Recording Skype Calls for a Podcast: The Definitive Guide

Let’s find out how to record a Skype call, one of the oldest and easiest ways of capturing a podcast interview!

Recording Skype calls for a podcast

The world is flat, so we're told. Flat? I thought we'd figured out it was round quite a few decades ago…

Well, I'm assured that this is just a slightly cryptic way of saying, it's not that big after all. Now, that I can agree with.

One of the many reasons that our world is shrinking in relative terms is the proliferation of free, high quality communication systems. There's no excuse not to stay in touch now! But, not only can we stay in touch, we can collaborate, we can create, we can Podcast!

Skype is one such tool, and probably the best known. I'm going to concentrate mainly on recording Skype calls for Podcasting in this guide, but a lot of what I say can just as easily be applied to Google Hangouts, or one of the many other Voice over IP (VOIP) systems.

If it's a Skype specific tool, I'll tell you, otherwise it'll work just fine with anything that lets you speak to someone on your computer.

Remember, if you want to see the Skype alternatives, check out our full guide to recording a podcast for all the options.

Why Podcast with Skype?

Podcasting with Skype is ridiculously common these days, and I wouldn't be surprised if it's a more common format than any other, including solo. VOIP just makes it so easy to collaborate with others on creating great content. How else could two people on different continents work together on a regular Podcast? Never mind different continents, I do a Skype Podcast with someone that lives less than 20 miles from my house – it's way easier than driving!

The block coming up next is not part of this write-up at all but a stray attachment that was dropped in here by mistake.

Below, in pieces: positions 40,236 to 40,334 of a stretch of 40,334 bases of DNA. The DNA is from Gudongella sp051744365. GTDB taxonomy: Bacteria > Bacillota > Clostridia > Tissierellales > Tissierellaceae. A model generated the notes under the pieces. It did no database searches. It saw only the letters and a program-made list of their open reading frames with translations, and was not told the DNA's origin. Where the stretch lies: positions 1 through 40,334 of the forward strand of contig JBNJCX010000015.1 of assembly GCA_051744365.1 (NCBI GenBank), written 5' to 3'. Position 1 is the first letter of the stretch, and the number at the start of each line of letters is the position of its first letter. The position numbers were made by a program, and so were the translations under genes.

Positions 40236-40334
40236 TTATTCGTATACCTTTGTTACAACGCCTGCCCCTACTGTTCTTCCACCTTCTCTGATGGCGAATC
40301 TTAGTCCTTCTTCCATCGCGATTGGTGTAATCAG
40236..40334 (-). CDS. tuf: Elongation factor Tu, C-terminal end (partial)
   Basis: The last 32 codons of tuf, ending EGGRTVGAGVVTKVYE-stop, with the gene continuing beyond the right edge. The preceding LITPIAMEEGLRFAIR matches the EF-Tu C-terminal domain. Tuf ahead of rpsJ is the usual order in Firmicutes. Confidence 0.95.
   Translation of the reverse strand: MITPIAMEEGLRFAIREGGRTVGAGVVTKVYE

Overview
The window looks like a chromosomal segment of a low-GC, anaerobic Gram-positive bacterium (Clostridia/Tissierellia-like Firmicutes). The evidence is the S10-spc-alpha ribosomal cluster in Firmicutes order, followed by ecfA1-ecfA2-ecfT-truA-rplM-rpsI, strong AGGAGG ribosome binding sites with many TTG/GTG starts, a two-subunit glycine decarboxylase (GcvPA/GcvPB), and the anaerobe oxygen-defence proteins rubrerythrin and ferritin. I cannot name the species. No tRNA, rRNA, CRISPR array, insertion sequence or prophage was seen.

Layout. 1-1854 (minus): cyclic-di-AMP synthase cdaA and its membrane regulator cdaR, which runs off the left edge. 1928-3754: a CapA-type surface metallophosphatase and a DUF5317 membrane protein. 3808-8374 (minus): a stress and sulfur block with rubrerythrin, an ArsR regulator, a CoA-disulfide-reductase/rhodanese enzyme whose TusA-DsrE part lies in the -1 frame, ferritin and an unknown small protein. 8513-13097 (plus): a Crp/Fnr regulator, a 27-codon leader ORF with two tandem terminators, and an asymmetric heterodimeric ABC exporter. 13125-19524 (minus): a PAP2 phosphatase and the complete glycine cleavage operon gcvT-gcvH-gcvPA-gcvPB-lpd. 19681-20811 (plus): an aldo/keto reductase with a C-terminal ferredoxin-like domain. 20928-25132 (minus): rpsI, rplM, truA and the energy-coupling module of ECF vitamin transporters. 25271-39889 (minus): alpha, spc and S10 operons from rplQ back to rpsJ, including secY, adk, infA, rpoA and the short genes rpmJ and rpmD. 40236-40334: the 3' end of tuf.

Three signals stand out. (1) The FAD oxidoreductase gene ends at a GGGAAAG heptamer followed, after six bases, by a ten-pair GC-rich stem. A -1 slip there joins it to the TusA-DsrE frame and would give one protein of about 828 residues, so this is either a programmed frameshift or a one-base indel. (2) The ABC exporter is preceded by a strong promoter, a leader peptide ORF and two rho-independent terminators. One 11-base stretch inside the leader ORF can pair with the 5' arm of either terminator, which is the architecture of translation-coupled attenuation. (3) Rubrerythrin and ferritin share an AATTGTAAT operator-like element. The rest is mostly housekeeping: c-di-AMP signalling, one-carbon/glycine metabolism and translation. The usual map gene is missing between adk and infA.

Playing a PodcastBut, why Skype over other communication devices? Well, firstly, when Skype works, it's about as good quality as you can get short of a dedicated ISDN. Granted, it doesn't always work perfectly, but having recorded dozens and dozens of Podcasts via Skype, I can say it's let me down on probably less than 20% of attempts, which isn't too bad I'd say.

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You could record via normal phone – this isn't a terrible choice, not exactly – but the audio resolution offered by standard phone lines isn't a patch on that offered by Skype. The up-side of a phone is that it wont drop out, and it wont turn flaky – something that Skype can be prone to on those 20% of times, or even just once or twice on otherwise good calls. But if you listen to a Podcast recorded by normal phone, you'll quickly hear the difference.

Recording a Podcast with Skype – The Options

Ok, down to the details – how do we do it? There are a few different setups, all with their own pros and cons. Let's have a look, from beginner level to Pro:

1. Entry Level – Record Using Skype Itself – 2018 UPDATE

recording skype call

When this article was originally published, Skype was not capable of recording calls itself. But that changed in mid-2018.

You can now record Skype calls without the need for any third-party software or additional equipment.

This is a really simple process. Make your Skype call in the same way as you normally would, then, once connected, click the + symbol in the bottom-right of the call window.

Click ‘Start Recording' which will – funnily enough – start recording the call. Your guest will be notified that you're now recording the call too.

You can stop the recording prior to the end of the call, or end the call and the recording will stop with it.